Theme for Raven Chronicles’ Vol. 19, Winter 2013-14 Issue:
“Race — Under Our Skin”
Many agree that race is a social construct, born out of ideas of superiority and inferiority, a social construct that has shaped our history, both collectively and individually, and continues to do so. Race plays a part in how others define us, as well as in our individual sense of who we are, and what group, or groups, we belong to. Race continues to confer both privilege and discrimination, evoke both pride and fear, call up/suggest both inclusion and exclusion. Yet racial boundaries have never been simple, have never remained unbroken, or unchallenged, or static. Mulatto, half-breed, mixed-race, other; passing, blood quantum laws, land, civil rights, integration; immigrants, refugees, illegals, legals, country of origin, what temples we pray in, what makes its way into school textbooks…
Seeking stories, memories, desires, family legends, half-buried truths, images, poems, your rants and raves, your good experiences and bad, the worst and the best and, above all, send us your dreams. No one is neutral on this topic.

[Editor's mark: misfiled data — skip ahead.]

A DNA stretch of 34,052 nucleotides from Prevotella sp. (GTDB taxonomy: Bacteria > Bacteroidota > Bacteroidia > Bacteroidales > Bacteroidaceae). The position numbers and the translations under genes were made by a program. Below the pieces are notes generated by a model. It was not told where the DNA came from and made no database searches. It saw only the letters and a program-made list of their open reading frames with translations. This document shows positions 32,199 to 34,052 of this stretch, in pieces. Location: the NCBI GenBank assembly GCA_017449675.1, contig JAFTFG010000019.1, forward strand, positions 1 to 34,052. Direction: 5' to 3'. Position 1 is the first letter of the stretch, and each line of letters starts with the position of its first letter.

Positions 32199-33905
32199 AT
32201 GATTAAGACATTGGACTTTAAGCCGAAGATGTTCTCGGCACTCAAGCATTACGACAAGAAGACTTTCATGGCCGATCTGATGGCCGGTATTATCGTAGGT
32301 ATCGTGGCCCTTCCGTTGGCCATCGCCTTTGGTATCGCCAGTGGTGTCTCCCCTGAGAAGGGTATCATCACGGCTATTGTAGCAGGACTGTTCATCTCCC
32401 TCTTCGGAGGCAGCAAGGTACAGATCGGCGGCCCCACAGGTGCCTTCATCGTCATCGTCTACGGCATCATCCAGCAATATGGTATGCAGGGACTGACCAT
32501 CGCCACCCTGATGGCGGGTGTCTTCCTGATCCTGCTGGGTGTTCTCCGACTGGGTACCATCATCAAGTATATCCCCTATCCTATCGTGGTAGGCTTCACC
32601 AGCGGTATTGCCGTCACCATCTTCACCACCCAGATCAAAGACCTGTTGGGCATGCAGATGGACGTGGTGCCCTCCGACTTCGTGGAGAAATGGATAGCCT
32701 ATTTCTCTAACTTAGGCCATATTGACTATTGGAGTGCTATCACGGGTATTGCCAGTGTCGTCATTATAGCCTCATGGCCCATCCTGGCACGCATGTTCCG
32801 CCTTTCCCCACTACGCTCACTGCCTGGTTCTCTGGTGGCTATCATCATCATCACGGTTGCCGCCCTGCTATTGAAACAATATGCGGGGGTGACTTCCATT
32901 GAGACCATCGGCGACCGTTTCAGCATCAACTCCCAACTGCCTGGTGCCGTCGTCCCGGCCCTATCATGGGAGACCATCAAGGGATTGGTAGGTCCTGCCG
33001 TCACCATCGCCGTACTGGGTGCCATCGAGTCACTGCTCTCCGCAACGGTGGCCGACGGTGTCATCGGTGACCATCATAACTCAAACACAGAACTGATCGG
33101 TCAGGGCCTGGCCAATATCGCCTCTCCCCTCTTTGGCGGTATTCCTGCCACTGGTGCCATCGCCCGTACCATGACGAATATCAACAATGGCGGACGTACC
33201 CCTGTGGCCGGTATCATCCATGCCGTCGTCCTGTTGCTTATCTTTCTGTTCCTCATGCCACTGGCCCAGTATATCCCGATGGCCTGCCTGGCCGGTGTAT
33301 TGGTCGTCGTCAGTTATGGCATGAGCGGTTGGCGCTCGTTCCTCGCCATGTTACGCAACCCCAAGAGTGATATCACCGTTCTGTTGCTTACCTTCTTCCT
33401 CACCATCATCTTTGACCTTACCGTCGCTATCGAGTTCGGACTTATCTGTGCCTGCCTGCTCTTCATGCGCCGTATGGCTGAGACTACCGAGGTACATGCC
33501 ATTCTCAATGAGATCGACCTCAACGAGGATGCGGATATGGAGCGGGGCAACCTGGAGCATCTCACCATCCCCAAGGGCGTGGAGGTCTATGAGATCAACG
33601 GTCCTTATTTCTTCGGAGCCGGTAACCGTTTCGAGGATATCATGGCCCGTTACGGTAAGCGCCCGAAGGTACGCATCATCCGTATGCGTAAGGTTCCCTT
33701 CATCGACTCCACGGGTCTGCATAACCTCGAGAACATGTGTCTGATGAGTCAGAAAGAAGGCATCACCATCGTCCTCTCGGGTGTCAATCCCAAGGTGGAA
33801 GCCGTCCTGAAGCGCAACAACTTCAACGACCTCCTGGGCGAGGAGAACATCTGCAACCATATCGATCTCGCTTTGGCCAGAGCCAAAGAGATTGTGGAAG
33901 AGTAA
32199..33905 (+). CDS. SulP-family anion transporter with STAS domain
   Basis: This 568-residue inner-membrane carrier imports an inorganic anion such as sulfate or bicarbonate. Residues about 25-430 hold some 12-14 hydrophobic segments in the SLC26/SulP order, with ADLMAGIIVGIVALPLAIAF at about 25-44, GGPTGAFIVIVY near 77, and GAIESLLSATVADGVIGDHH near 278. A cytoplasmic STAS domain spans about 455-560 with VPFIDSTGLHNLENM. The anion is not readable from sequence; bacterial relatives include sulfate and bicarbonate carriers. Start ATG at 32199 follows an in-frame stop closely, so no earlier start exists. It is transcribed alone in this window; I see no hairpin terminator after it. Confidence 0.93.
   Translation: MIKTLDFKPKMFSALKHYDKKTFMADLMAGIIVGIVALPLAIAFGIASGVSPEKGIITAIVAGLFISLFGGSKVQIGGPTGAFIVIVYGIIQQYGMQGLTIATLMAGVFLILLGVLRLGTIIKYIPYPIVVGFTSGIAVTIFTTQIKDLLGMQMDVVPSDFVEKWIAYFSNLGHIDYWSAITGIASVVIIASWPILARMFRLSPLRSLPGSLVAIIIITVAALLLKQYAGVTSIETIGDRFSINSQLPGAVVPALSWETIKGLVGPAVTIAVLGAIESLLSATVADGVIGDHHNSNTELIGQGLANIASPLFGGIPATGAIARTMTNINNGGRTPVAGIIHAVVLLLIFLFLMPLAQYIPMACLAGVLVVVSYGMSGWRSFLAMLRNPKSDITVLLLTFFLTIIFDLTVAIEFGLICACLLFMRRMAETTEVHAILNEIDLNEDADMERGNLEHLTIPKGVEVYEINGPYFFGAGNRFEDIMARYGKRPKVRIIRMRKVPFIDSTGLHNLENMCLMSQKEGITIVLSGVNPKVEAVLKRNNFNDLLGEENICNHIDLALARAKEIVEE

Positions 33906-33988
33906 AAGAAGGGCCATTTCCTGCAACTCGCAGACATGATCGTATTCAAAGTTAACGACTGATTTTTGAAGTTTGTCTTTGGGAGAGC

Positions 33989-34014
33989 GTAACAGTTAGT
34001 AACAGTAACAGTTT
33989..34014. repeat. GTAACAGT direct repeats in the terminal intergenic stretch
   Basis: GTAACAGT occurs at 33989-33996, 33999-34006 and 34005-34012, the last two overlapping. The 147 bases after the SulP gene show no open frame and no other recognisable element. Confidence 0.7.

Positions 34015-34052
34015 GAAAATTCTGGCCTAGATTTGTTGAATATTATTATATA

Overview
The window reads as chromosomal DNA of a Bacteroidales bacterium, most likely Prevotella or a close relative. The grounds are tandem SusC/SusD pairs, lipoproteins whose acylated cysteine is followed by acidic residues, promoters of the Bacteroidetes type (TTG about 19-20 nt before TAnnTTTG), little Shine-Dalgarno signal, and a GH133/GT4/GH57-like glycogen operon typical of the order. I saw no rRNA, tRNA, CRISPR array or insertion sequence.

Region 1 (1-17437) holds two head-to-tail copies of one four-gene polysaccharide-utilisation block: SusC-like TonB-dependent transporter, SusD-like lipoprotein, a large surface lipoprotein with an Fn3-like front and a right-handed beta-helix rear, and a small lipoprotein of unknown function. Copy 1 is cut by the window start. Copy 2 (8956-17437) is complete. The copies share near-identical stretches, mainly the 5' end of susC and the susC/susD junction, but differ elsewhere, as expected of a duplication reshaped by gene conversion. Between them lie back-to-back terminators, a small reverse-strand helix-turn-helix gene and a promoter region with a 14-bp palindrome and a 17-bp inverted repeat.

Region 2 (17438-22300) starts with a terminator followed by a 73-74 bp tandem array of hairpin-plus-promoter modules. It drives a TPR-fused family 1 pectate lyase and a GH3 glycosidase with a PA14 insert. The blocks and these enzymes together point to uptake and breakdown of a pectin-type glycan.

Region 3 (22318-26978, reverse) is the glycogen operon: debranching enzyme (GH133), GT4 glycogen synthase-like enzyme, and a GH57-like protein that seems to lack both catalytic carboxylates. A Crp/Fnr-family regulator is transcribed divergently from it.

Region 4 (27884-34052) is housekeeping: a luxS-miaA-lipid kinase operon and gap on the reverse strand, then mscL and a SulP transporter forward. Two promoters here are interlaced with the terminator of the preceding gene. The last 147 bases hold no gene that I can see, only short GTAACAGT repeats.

Note on the origin of this theme:
Raven Chronicles’ theme is in conjunction with the City of Seattle and regional arts groups whose work addresses issues of race and social justice. In the fall of 2013, (September 28, 2013 – January 5, 2014), Seattle’s Pacific Science Center will host the exhibit RACE: Are We So Different. This exhibition was developed by the Science Museum of Minnesota in collaboration with the American Anthropological Association. Since its original run in 2007, RACE has sparked conversation and contemplation at institutions in over 25 cities all across the United States. By deconstructing historical, scientific and social ideas of race, the exhibit helps guests understand what race is and more importantly, what race is not. It accomplishes this by focusing on three main themes: the everyday experience of race, the history of the idea of race in the United States and the science that is challenging some commonly held ideas about race.
Deadline: October 1, 2013
Response: Mid-November, 2013
Publication: December, 2013
Poetry: Tiffany Midge
Fiction: Anna Linzer
Creative Nonfiction: Anna Balint
Reviews: Stephanie Lawyer
Spoken Word: Phoebe Bosche
I am very interested in contributing to this; I think the guidelines imply the call is for everyone and not just local writers because it is open to international writers. Am I right about this or is it really that they prefer local regional writers? Would a story set in PA from a writer living in TN be considered?